In accordance with one form of this invention, there is provided a drape rod assembly which includes first and second elongated drape rods each of which supporting drapery material. A hinge is provided. The first and second elongated drape rods are connected together by the hinge forming a continuous mounting structure for the drapery material, thus the first and second rods may be mounted at various angles with respect to each other thereby presenting an uninterrupted appearance for the drapery material.
In another form of this invention there is provided a connector for coupling a pair or more of drape rods. The connector includes a first plate with at least one locking tab projecting from the first plate. The connector includes a second plate with a second locking tab projecting from the second plate. A mechanism is provided for swivelably connecting the first and second plates together enabling the plates to rotate relative to one another. The rods may thus be readily mounted in various angles with respect to one another. Preferably the connector is at a width no greater than the width of the rods so that drapery material may be readily slipped over the connector.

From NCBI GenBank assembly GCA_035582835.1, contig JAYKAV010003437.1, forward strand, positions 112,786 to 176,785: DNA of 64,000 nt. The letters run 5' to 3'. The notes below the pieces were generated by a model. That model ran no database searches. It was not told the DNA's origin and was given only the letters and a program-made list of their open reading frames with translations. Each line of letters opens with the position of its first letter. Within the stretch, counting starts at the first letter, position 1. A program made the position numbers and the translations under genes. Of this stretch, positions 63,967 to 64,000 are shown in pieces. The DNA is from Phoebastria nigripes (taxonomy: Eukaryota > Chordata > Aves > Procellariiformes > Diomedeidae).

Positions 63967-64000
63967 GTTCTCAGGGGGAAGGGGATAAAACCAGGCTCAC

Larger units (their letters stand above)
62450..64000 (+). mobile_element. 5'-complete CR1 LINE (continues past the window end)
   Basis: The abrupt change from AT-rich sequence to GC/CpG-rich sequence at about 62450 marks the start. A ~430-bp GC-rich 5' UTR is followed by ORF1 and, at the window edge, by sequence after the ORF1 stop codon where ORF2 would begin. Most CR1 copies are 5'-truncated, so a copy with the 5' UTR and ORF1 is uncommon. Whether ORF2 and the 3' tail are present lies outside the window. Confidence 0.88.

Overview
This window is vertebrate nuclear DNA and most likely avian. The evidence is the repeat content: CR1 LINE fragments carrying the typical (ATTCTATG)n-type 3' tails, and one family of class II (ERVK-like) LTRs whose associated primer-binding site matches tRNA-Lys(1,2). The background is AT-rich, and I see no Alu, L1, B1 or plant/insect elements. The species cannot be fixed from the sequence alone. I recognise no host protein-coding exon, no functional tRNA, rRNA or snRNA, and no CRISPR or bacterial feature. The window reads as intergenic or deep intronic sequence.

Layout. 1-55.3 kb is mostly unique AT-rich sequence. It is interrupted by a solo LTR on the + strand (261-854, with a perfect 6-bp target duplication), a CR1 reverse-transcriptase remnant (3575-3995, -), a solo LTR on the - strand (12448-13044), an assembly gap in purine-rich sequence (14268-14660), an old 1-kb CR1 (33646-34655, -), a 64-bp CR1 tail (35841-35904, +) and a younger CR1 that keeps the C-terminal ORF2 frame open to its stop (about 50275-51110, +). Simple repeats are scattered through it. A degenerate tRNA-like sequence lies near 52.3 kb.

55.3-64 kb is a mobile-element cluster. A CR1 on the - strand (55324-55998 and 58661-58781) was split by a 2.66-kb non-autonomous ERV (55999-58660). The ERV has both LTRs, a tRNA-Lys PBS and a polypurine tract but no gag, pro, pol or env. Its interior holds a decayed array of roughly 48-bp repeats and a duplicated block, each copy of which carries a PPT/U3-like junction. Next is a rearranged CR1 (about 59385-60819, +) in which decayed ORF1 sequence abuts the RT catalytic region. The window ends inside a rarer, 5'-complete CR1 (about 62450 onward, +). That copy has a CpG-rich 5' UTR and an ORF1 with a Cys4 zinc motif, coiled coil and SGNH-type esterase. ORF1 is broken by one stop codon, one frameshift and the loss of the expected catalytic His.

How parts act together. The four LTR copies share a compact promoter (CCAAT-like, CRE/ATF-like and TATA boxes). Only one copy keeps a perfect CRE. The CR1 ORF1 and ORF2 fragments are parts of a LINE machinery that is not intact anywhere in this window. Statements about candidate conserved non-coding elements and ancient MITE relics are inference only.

The subject matter which is regarded as the invention is set forth in the appended claims. The invention itself, however, together with further objects and advantages thereof, may be better understood by reference to the accompanying description taken in conjunction with the accompanying drawings in which:
FIG. 1 is an exploded pictorial view of the apparatus of the subject invention.
FIG. 2 is a front elevational view of the apparatus of FIG. 1 having been assembled.
FIG. 3 is a rear elevational view showing one of the plates forming a portion of the apparatus of FIG. 1.
FIG. 4 is a partial pictorial view of the apparatus of FIG. 2 connecting a pair of rods together in an outside corner window application as well as the prior art treatment.
FIG. 5 is a top view of a schematic showing of the system of the subject invention in a bay window application.